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| | |-+  Fermentated Beverages? Yay or Nay?
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Author Topic: Fermentated Beverages? Yay or Nay?  (Read 367 times)
UkrainianTracksuit
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« on: June 11, 2019, 03:55:27 AM »

Now that we've had a couple sunnier warm days, I'm totally in the mood for some kvass. I'm just unsure if it is safe for transplant patients or not.

So, it's a fermented drink made from bread and I know better than to brew my own at home anymore. Mass-produced in a can it is. It's just that I have concerns over things sometimes tjings going wrong in the fermentation process (bad bacteria) and just the composition of the drink. Even in the canned stuff, there is a yeast sediment.

I'll paste some info about the drink in particular and it sounds loopy. Never caused me concern before.

Commercial kvass, especially less expensive varieties, is occasionally made like many other soft drinks, using sugar, carbonated water, malt extract, and flavourings. Better brands, often made by beer rather than soft drink manufacturers, usually use a variation of the traditional process to brew their products. Kvass is commonly served unfiltered, with the yeast still in it, which adds to its unique flavour as well as its high vitamin B content. This one is from an older "traditional" company... so I guess better brewed.

Back in the day white kvass was a staple drink and food, a powerful antioxidant as well as a valuable source of vitamins and minerals. It supports your organism when it doesnít have enough protein. The rustic origins of the  _______ recipe maintain the homely nourishing taste of kvass with a strong crisp acidity and the presence of sediment. The uniqueness of the drink is in the technology of its production: malted wheat and whole grain rye are used in the preparation process.

For centuries this kvass maintained young peopleís health, gave strength to the old, helped the sick get back on their feet and satisfied thirst and hunger.   :urcrazy;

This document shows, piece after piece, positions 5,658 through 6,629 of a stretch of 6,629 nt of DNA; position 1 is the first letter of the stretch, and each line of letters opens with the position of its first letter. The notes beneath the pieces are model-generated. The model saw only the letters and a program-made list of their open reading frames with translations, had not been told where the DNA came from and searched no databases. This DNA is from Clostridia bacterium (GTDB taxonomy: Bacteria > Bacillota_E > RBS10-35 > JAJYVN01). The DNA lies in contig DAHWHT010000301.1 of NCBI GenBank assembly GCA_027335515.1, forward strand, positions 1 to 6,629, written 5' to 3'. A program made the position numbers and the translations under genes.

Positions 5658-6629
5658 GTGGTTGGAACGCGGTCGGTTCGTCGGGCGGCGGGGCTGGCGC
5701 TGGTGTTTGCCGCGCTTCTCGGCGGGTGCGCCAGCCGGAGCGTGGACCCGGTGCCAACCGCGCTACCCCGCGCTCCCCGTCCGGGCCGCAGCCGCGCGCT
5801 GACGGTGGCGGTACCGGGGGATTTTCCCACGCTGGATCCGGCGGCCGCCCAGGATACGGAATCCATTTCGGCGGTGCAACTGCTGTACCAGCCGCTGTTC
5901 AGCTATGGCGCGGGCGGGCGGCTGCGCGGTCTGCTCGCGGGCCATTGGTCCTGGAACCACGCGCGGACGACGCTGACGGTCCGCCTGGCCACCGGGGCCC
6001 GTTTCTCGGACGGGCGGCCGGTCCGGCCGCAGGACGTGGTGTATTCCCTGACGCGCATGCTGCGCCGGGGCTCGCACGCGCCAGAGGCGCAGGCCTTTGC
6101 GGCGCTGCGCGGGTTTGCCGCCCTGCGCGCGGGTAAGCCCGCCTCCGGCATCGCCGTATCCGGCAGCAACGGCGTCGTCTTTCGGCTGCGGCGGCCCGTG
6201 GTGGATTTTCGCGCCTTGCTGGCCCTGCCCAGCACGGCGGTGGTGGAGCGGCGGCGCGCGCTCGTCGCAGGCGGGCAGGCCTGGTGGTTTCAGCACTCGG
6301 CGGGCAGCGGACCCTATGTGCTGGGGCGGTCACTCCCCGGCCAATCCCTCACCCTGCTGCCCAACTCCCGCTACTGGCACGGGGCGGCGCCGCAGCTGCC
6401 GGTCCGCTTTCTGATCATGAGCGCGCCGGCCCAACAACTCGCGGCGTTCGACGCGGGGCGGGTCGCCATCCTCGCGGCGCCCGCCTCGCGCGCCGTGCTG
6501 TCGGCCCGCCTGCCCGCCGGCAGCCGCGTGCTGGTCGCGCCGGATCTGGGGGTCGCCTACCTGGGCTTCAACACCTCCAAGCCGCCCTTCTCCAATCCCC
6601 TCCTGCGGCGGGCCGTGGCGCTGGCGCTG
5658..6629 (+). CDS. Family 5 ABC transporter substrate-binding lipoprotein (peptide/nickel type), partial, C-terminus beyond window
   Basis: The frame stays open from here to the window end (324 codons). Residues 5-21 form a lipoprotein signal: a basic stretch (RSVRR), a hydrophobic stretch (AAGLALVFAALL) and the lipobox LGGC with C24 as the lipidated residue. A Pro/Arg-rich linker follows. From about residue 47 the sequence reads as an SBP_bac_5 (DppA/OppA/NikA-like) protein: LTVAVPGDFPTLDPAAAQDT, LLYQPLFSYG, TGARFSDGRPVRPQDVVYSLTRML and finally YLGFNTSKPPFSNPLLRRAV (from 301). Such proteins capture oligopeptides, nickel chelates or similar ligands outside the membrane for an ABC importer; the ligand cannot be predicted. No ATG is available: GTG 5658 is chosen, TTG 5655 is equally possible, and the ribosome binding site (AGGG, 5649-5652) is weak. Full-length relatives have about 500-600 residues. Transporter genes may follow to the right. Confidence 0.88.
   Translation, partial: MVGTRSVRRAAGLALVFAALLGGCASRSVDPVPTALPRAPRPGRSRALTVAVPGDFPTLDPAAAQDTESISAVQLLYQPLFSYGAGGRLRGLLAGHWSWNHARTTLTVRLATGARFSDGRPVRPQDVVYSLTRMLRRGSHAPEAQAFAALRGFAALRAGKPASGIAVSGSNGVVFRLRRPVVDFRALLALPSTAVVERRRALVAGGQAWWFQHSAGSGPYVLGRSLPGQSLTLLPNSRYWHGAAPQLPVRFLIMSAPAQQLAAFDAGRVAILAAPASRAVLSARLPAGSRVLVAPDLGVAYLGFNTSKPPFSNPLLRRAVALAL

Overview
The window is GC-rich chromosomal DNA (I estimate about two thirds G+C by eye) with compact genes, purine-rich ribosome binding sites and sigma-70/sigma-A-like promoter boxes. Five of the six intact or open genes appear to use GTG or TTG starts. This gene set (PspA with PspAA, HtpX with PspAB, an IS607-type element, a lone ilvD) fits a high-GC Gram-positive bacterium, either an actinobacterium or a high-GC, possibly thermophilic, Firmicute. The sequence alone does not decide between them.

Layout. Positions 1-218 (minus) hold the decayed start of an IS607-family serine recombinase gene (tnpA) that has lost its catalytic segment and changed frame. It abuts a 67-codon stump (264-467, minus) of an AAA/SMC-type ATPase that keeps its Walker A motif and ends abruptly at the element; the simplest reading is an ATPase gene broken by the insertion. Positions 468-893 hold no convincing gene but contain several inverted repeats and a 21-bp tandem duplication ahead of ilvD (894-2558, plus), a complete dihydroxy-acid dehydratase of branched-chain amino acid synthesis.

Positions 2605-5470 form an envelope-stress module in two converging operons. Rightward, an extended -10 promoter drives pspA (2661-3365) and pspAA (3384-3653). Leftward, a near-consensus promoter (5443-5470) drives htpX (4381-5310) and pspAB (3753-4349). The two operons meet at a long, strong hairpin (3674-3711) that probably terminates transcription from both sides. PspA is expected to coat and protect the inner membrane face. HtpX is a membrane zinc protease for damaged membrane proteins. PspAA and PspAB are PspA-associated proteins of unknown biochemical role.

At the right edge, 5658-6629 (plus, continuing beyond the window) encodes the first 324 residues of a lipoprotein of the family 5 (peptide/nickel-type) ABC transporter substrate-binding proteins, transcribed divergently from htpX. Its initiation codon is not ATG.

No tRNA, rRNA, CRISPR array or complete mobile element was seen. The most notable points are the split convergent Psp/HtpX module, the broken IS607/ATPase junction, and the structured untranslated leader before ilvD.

...is rich in vitamin C that enhances oneís immunity and generally improves oneís health
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iolaire
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« Reply #1 on: June 11, 2019, 04:42:56 AM »

Here in the US once stuff is commercially packaged it usually means itís pasteurized and generally safe. It probably kills the good organisms as well as the bad. So Iíll drink some kombucha sometimes.   
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Transplant July 2017 from out of state deceased donor, waited three weeks the creatine to fall into expected range, dialysis December 2013 - July 2017.

Well on dialysis I traveled a lot and posted about international trips in the Dialysis: Traveling Tips and Stories section.
UkrainianTracksuit
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« Reply #2 on: June 11, 2019, 06:16:05 AM »

I'm hoping that because the products have an extended shelf life (6 months for one form, a year for another) that they've been pasteurized. The thing that concerns me now is the yeast sediment.

I could email the company but I doubt they'd have a clue. Could be a case of trial and error then!
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Charlie B53